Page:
Family join Bill to toast to 100 healthy and happy years

A SCOTSMAN and Leamington care home resident who worked on wireless communications during the Second World War is celebrating his 100th birthday today (Friday).

Some 20 family members have travelled to the Royal Leamington Spa Care Home to be with Bill Williamson, who was born a year before the First World War broke out, to mark the milestone.

Born in Fife in Scotland on February 22 1913, Mr Williamson moved to Birmingham when he secured a job there when in his early 20s.

He did clerical work at various organisations throughout his career, including at the Ministry of Pensions and at Benfords engineering firm in Warwick.

During the Second World War, Mr Williamson worked on radio systems and was stationed near Stranraer in Scotland and in parts of Africa, working on wireless communication - a job his daughter Ailsa Craft said he enjoyed.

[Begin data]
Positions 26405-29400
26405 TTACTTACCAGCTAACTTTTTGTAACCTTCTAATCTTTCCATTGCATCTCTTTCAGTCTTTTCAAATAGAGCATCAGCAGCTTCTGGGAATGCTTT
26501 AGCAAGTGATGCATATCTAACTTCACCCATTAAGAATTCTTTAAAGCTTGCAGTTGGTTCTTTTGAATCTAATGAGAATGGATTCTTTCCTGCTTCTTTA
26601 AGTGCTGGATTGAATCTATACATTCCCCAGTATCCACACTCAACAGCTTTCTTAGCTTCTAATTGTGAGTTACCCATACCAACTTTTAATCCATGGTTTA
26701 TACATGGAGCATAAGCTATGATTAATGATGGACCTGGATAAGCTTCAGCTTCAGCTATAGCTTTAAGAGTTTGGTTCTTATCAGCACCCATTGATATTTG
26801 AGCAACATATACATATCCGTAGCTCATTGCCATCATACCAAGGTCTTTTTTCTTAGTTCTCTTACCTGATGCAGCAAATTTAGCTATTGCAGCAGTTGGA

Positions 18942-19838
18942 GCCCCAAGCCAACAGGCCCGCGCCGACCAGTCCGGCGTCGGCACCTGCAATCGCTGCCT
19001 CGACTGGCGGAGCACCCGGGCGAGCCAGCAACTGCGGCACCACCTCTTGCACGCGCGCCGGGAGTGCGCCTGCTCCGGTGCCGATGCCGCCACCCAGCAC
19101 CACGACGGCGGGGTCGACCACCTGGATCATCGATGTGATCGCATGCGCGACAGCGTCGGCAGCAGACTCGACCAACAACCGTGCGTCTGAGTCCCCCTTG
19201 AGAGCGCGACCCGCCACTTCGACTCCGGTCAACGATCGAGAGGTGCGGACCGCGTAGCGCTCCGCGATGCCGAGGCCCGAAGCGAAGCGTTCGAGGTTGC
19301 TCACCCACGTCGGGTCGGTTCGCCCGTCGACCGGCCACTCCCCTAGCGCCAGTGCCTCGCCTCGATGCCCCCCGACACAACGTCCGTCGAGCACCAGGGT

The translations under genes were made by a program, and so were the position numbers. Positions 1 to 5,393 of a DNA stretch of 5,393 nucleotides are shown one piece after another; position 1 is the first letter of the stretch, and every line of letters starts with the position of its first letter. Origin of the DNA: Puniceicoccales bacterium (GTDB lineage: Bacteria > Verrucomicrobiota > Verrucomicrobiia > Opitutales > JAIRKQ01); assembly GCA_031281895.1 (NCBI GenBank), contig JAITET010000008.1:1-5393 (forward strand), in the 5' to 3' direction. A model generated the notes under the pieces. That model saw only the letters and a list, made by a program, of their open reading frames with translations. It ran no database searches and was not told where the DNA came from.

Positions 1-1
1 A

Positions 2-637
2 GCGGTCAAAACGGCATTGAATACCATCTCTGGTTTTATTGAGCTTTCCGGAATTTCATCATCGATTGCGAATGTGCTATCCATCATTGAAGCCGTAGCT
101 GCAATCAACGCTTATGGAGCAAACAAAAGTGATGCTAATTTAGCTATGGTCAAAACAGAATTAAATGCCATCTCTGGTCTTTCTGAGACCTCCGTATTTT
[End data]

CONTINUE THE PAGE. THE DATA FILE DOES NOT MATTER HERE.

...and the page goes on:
He and his wife Rosalie moved to Leamington during the mid-1950s and they spent most of their time in the town living at their home in St Margaret’s Road.

They have been able to watch their family grow from two children, Ailsa and Rodger, to four grandchildren and eight great-grandchildren.

During her last years, Rosalie was living with Alzheimer’s and had to move into a nursing home. She died in 2003.

But Mr Williamson continued to live independently, first at his house in St Margaret’s Road and later on in a sheltered housing complex - only having moved to the Leamington care home at the age of 97.

For many years, he enjoyed taking and developing his own photographs - particularly of wildlife.

Mrs Craft said: “He managed living on his own very well and he is still doing fine.

“For a 100-year-old, he is doing extremely well.

“He enjoys chatting to people - he’s a sociable sort and has a good sense of humour.”